Through engaging in such meaningful, authentic, and incredibly alive projects, Fellows develop skillsets, mindsets, and portfolios to solve complex societal challenges. Fellows build sustainable enterprises, publish their works in peer-reviewed journals, integrate their insights into national policies, and champion social movements that influence the lives of millions of people. The quest for sustainable impact drives the philosophy, pedagogy, and operations of this program with the objective of preparing students to lead lives of impact.  

**Fieldwork for summer 2022 is subject to change due to ongoing pandemic-related restrictions on travel. At this point, we anticipate fieldwork in the Philippines and Kazakhstan will occur during the latter half of July 2022, with fieldwork in Sierra Leone occurring in the first three weeks of August 2022**


Program Benefits: What’s In It for Me?

  1. An opportunity to work collaboratively with the most driven students from across the university on ambitious multi-year projects striving to deliver social impact.
  2. Work across disciplines, cultures, language and time barriers to develop practical, innovative, and sustainable solutions with in-country partners - through virtual teaming in the Spring and Fall semester and on-the-ground fieldwork in the Summer session.
  3. Engage in fieldwork (in Sierra Leone, Philippines, or Kazakhstan) with faculty mentors with decades of experience conducting research, designing solutions, and building systems in developing countries.
  4. Conduct original research and get your work published in journals and conference proceedings. Travel to conferences to present your work and build your professional network.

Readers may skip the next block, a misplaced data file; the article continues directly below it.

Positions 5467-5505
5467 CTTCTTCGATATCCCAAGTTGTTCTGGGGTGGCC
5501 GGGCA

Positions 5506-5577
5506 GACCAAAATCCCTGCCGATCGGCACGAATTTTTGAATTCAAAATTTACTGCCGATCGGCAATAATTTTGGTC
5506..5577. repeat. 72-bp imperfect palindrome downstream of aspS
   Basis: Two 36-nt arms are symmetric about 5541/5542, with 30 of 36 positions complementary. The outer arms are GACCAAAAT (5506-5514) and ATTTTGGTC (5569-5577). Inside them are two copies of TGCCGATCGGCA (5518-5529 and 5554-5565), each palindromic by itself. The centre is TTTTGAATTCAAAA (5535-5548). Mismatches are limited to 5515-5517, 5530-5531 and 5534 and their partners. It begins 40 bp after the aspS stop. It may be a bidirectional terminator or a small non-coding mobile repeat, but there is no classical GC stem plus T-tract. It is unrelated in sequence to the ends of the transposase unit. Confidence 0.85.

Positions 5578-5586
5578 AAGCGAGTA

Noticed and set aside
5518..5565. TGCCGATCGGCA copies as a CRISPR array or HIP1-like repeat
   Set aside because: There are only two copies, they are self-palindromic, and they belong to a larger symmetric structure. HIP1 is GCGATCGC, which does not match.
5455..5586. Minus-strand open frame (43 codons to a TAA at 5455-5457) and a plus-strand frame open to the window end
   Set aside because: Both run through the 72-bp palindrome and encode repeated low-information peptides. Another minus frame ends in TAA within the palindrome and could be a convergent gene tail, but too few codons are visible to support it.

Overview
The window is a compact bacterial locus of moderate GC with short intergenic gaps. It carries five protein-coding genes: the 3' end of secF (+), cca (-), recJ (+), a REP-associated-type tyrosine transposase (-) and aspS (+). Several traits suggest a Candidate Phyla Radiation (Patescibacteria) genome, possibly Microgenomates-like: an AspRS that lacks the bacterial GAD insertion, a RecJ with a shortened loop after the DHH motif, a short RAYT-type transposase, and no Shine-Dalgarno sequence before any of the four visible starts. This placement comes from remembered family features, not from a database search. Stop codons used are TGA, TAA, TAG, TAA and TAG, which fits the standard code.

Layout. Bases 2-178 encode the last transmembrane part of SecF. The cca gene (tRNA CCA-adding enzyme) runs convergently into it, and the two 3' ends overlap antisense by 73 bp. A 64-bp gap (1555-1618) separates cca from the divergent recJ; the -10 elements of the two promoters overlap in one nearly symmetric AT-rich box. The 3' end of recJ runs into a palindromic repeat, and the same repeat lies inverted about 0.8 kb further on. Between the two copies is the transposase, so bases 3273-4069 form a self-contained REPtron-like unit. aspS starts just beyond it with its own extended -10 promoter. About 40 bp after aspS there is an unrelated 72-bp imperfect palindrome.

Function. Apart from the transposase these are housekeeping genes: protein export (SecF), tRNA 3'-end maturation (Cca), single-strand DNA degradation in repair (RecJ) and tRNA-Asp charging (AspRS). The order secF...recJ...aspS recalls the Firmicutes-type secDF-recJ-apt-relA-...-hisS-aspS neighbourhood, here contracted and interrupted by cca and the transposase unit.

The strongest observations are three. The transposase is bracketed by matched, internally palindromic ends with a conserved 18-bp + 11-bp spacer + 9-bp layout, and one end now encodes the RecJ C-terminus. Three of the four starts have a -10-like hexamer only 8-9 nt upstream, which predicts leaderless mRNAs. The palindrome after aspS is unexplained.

5. Develop your life skills and build life-long friendships with peers at Lehigh and with some amazing people in the countries we work in.
  6. Distinguish yourself and become more competitive for prestigious fellowships and awards, graduate / professional schools, or that dream job.
  7. Impact! Conducting research and jumpstarting social enterprises is incredibly difficult but also deeply rewarding.

Global Social Impact Fellowship Logistics:

  1. CINQ 388: Inquiry to Impact Workshop Series [1 Credit]: Weekly hands-on workshops and interactive seminars for all Fellows across all the GSIF projects.
  2. CINQ 389: Inquiry to Impact Projects [2-6 Credits]: Separate sections for each project team. The team typically meets with the faculty mentor once a week; all project work is done outside of regular class times.
  3. All full-day workshops will be held on weekends or holidays; meals will be provided.
  4. Each team has the option of having a two-person team take a deep dive into the project for the Mountaintop Summer Experience. Additional students might be funded depending on project needs and availability of funds.